Series: The Heartbreaker Chronicles #1
Published by Sourcebooks on August 4, 2015
Genres: Young Adult, Contemporary, Romance
"When I met Oliver Perry, I had no clue he was the lead singer for The Heartbreakers. Unbeknownst to him, I was the only girl in the world who hated his music."
Stella will do anything for her sister—even stand in line for an autographed Heartbreakers CD... for three hours. At least she met a cute boy at the Starbucks beforehand. A blue-eyed boy who looks an awful lot like...
Oliver Perry. Of course Starbucks guy is the lead singer for her least favorite band. Thanks, universe. But there may be more to Oliver than his world-famous charm, because even after she insults his music—to his face—he still gives her his number. Seriously, what is her life?
But how can Stella even think about being with Oliver—dating and laughing and pulling pranks with the band—when her sister could be dying of cancer?
Sometimes, like any other book lover, I just need a read like Ali Novak’s The Heartbreakers. It’s fluffy, fun, sappy, and just kind of perfect.
Basically, The Heartbreakers is the kind of fun dream that everyone has, whether they admit it or not. Girl meets cute guy out of nowhere. Cute guy turns out to be a megastar. Girl and guy fall in love and a song gets written and everyone lives happily ever after. And obviously I’m totally okay with all of that. But Novak’s The Heartbreakers also has a lot more to it than that.
While Novak obviously got the romance part of her novel right, what she really does beautifully is write Stella’s relationship with her siblings. Not only could I as a reader feel how close Stella was with her brother Drew and sister Cara, but I could feel the tension surrounding their family over Cara’s illness. And I liked that both Stella’s brother and sister encourage her to find and develop an independence and confidence that she lacks after always being a part of “The Triplets.”
The relationship between the band members in The Heartbreakers was also fun, and you can see the different personalities that Novak worked to develop in her novel with each boy. It was very easy to define each personality right from the very beginning, which is something that I really admire from a writer. Sometimes it’s easy to let characters who aren’t part of the main romance or heavy players in the story to fade into the background, but Novak just doesn’t let that happen.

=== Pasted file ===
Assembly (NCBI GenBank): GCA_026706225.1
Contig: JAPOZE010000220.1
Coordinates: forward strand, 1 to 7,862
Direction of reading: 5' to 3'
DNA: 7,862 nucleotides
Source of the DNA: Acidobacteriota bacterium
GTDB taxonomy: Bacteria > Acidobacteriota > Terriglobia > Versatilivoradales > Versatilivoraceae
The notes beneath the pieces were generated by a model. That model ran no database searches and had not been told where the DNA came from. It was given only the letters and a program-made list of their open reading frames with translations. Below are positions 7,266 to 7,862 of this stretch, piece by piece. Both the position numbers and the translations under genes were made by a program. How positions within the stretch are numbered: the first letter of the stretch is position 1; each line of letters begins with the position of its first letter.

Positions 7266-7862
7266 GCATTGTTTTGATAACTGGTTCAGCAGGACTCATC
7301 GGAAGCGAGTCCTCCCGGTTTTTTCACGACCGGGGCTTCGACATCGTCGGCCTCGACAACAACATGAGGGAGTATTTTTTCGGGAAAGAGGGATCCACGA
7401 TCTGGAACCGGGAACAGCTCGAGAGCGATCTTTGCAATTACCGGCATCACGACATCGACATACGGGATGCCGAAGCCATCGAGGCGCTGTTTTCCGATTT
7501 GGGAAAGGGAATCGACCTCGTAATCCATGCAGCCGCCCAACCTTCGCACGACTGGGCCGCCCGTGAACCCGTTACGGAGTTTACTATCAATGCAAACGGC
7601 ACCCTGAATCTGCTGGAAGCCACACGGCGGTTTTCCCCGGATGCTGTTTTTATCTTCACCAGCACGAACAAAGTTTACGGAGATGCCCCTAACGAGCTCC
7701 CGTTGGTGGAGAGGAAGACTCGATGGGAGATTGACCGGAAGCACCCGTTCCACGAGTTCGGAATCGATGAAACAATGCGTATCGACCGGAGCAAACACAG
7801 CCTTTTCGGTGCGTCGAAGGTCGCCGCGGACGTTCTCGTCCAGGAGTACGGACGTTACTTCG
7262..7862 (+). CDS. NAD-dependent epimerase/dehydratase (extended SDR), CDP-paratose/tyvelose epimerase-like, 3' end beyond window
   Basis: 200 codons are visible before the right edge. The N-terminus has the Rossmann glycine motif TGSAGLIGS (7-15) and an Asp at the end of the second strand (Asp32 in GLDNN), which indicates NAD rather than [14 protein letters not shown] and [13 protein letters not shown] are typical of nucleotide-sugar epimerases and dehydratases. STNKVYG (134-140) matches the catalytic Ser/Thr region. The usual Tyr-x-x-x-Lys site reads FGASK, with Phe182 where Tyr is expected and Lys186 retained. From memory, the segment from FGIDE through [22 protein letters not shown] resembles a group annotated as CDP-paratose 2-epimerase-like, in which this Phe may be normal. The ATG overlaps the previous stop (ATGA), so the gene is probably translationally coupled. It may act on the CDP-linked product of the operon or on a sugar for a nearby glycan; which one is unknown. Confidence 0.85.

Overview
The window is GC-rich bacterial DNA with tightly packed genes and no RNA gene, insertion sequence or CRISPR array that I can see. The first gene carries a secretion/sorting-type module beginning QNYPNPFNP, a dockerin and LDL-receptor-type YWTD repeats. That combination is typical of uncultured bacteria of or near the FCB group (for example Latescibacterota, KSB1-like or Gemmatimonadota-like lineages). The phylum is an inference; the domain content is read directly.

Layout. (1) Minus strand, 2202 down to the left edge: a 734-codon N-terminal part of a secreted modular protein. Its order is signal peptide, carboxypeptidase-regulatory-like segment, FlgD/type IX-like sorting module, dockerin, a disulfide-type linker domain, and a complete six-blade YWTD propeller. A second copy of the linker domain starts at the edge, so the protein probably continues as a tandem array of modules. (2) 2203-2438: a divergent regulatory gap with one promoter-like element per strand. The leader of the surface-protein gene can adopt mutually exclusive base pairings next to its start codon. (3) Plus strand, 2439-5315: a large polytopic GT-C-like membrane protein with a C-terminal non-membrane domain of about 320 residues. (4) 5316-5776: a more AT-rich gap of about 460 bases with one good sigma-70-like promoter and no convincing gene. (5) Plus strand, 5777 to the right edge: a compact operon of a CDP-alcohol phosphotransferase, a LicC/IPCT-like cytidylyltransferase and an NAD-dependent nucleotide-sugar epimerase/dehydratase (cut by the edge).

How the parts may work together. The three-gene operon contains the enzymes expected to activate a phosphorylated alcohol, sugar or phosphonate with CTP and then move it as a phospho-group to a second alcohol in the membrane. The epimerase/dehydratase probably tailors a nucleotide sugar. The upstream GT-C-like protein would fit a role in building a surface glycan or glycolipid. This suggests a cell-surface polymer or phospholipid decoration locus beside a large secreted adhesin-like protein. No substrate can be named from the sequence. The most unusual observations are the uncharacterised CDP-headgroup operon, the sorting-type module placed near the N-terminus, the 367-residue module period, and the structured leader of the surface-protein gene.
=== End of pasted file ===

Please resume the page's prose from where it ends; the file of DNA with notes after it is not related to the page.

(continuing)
And there’s almost nothing better than witnessing a genuine friendship between Stella, her siblings, and the members of the band grow. It’s a genuine affection that reminds readers that the characters in The Heartbreakers are still just teenagers who like to do goofy things like ketchup eating contests and playing chicken in a hotel pool. They’re young. Not without worries or cares, of course, but also not too weighed down to remember that this should be the best time of their lives. I genuinely liked that about The Heartbreakers.
Now, I’ve read a lot of reviews complaining that The Heartbreakers was an unrealistic novel. I have to stand on a soapbox for just a minute and ask…so? Don’t we read fiction because it’s an escape from all of our very realistic problems in life? Don’t we want to be able to pretend that someday, we could meet our own Oliver Perry? I think the “unrealistic” aspect makes the book maybe just a little more enjoyable.
Okay, speech over. Soapbox put away. I’ll leave this review by saying that I absolutely cannot wait for the next novel in The Heartbreak Chronicles, The Queen of Hearts, and will be chomping at the bit for more of Novak’s work.